Book Review: A descent into an abyss of darkness, dreams and forgotten pasts

Updated 01 August 2018

Book Review: A descent into an abyss of darkness, dreams and forgotten pasts

  • Originally written in French in 1990, The Hospital fell into oblivion until Bouanani’s death in 2011
  • Bouanani’s novel is a descent into an abyss of darkness, dreams, forgotten pasts, mythological anecdotes, religious fervor, and unknown illness

Ahmed Bouanani’s complex but provocative novel The Hospital does not serve the living but the dead. When not being treated, patients wander the halls, interact, and attempt to navigate the expanse of the hospital while Bouanani’s nameless narrator writes down all he sees. Eventually, the line between their realities and nightmares fade, and the hospital gate disappears, making it a prison they can never leave. 

Originally written in French in 1990, The Hospital fell into oblivion until Bouanani’s death in 2011. It was not until 2012, when his novel was reprinted in France and Morocco, that it received great acclaim. It was translated into English by Lara Vergnaud and published by New Directions Books in 2018. 

Bouanani’s novel is a descent into an abyss of darkness, dreams, forgotten pasts, mythological anecdotes, religious fervor, and unknown illness. When Bouanani’s narrator first walks into the hospital, he assumes that he must have been alive because he can still “smell the scents of a city” on his skin.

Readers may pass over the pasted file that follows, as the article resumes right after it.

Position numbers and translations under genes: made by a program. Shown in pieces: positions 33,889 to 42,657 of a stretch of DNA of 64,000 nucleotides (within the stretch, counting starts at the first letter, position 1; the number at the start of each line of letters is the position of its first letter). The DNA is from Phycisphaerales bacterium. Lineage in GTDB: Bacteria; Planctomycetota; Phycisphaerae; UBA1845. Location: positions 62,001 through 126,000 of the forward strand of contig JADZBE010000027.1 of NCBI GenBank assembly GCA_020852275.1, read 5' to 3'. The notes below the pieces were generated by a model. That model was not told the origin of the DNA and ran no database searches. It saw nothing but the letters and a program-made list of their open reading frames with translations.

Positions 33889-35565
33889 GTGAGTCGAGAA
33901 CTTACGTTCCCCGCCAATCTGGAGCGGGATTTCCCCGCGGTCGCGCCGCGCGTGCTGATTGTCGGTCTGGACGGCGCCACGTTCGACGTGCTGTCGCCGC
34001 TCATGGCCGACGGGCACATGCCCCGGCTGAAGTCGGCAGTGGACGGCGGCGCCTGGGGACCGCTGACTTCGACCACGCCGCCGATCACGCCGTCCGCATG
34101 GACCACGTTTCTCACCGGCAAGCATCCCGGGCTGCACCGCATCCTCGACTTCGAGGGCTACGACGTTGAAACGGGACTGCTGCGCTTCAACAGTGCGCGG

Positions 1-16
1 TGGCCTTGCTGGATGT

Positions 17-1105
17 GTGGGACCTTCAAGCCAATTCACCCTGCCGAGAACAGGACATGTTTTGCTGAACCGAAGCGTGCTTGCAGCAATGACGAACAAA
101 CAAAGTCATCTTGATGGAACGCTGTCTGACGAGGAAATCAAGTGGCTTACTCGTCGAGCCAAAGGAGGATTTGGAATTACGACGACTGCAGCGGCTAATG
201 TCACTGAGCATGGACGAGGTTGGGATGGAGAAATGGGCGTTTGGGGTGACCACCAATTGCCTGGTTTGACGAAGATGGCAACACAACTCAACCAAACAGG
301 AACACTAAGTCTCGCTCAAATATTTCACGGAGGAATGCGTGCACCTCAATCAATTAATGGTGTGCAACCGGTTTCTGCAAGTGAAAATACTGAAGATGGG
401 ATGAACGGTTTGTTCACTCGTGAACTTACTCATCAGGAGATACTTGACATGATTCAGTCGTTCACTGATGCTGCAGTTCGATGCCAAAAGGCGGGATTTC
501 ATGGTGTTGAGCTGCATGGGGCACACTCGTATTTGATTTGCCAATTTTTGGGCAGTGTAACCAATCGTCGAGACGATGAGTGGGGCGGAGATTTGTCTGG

The narrator meets porters, shopkeepers, and unemployed patients. He meets smugglers and thugs and “the rejects of inexplicable wars and an aborted nationalist resistance, farm boys without land or bread, left behind by chance like febrile castaways with a cargo of off-seasons and coarse languages.” Nevertheless, the patients come together in Wing C, donning their blue pajamas and feasting together for their last remaining days. 

Bouanani’s text overflows with descriptions of Morocco’s landscape and the depth of its history with clarity in a text riddled with vague and dreamlike characters and their delusions and stories that are indistinguishable as real memories or fantasized pasts. 

The characters are reminiscent of the marginalized, says translator Vergnaud, and the forgotten, “first by a colonial regime and later a bureaucratic and oppressive new state.”

Bouanani’s novel seems like a Kafkaesque novel at first, but it is layered with decades of insight into social and political changes. 


What We Are Reading Today: Free for Life by Christopher Lee Maher

Updated 17 October 2019

What We Are Reading Today: Free for Life by Christopher Lee Maher

Unresolved physical, spiritual, mental and emotional stress, tension, and structural distortion rob people of their ability to do what they truly love. The majority of the available tools designed to help you manage your complex stressors are a distraction from the underlying road blocks that keep your body from healing itself. There is a much better way to rebalance and restore your health so you can resume doing all the things that bring you joy, peace and happiness.

The intense complex stressors  Christopher Lee Maher experienced as a child and as a Navy SEAL inspired him to embody, study and develop powerful systems that create instantaneous, permanent change at a conscious, unconscious and subconscious level.

He introduces his remarkable wellness program in Free for Life. His True Body Intelligence system is a suite of  subtractive methodologies specifically designed to restore balance to the emotions, body, brain, and nervous system, according to a review published on goodreads.com.

The systems within True Body Intelligence assist in reintegrating every aspect of your being to offer real, permanent solutions for root causes, not bandages for symptoms.